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Judge dismisses case against Michael Flynn after Trump pardon

District Judge Emmet Sullivan dismissed the case against former White House national security adviser Michael Flynn on Tuesday, declaring it moot after President Trump's pardon last week."

Why it matters: The move by Sullivan, who had been targeted by Trump allies for his refusal to immediately dismiss the case after the Justice Department requested that he do so, brings an end to a three-year prosecution in which Flynn pleaded guilty to lying to the FBI about his Russian contacts.


What they're saying: "President Trump’s decision to pardon Mr. Flynn is a political decision, not a legal one. Because the law recognizes the President’s political power to pardon, the appropriate course is to dismiss this case as moot," Sullivan wrote in his opinion.

  • "[A] pardon does not necessarily render “innocent” a defendant of any alleged violation of the law. Indeed, the Supreme Court has recognized that the acceptance of a pardon implies a “confession” of guilt."
  • On the question of whether he would have dismissed the case had Trump not issued a pardon, Sullivan wrote that the Justice Department's stated rationales for dropping the charges are "dubious to say the least, arguably overcoming the strong presumption of regularity that usually attaches to prosecutorial decisions."

The big picture: Trump's pardon of Flynn was the first of several expected in the coming weeks, as Axios first reported. Trump is blindly discussing giving pardons "like Christmas gifts" to people who haven't even asked, sources with direct knowledge of the conversations told Axios.

Read the opinion.

Top Chinese diplomat warns Biden against meddling in country's affairs

Chinese Foreign Minister Wang Yi in a speech on Sunday warned the U.S. against getting involved in China's "internal affairs," saying that "both sides need to abide by the principle of non-interference," CNBC reports.

Why it matters: Biden has promised a hardline approach with China. Tensions between the U.S. and China had heightened for years under the Trump administration.

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America is learning to rebalance its news diet post-Trump

Nearly halfway through President Biden's first 100 days, data shows that Americans are learning to wean themselves off of news — and especially politics.

Why it matters: The departure of former President Trump's once-ubiquitous presence in the news cycle has reoriented the country's attention.

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Why migrants are fleeing their homes for the U.S.

Natural disasters in Central America, economic devastation, gang wars, political oppression, and a new administration are all driving the sharp rise in U.S.-Mexico border crossings — a budding crisis for President Biden.

Why it matters: Migration flows are complex and quickly politicized. Biden's policies are likely sending signals that are encouraging the surge — but that's only a small reason it's happening.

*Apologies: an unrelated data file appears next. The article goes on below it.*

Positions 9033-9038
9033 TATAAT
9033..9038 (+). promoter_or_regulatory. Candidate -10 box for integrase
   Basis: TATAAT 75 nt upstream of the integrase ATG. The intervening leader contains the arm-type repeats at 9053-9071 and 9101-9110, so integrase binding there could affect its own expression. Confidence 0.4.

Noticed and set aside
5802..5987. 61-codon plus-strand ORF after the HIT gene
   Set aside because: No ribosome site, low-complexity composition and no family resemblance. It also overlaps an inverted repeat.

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Cities' pandemic struggle to balance homelessness and public safety

Addressing homelessness has taken on new urgency in cities across the country over the past year, as officials grapple with a growing unhoused population and the need to preserve public safety during the coronavirus pandemic.

Why it matters: It’s led to tension when cities move in to clear encampments — often for health and safety reasons — causing some to rethink the role of law enforcement when interacting with people experiencing homelessness.

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Biden to sign voting rights executive order to mark "Bloody Sunday" anniversary

President Biden will sign an executive order today, on the 56th anniversary of "Bloody Sunday," meant to promote voting rights, according to an administration official.

Why it matters: The executive order comes as Democrats face an uphill battle to pass a sweeping election bill meant, in part, to combat a growing number of proposals introduced by Republicans at the state level that would restrict voter access.

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New York Gov. Cuomo faces fresh misconduct allegations from former aides

The office of New York Gov. Andrew Cuomo (D) was on Saturday facing fresh accusations of misconduct against his staff, including further allegations of inappropriate behavior against two more women. His office denies the claims.

Driving the news: The Washington Post reported Cuomo allegedly embraced an aide when he led the U.S. Department of Housing and Urban Development and that two male aides who worked for him in the governor's office accused him of routinely berating them "with explicit language."

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In photos: Minnesota protesters rally for George Floyd ahead of Derek Chauvin's trial

Dozens of protesters were rallying outside the Minnesota governor's mansion in St Paul Saturday, urging justice for George Floyd ahead of former Minneapolis police officer Derek Chauvin's trial over the 46-year-old Black man's death.

The big picture: Chauvin faces charges for second-degree murder and manslaughter over Floyd's death last May, which ignited massive nationwide and global protests against racism and for police reform. His trial is due to start this Monday, with jury selection procedures.

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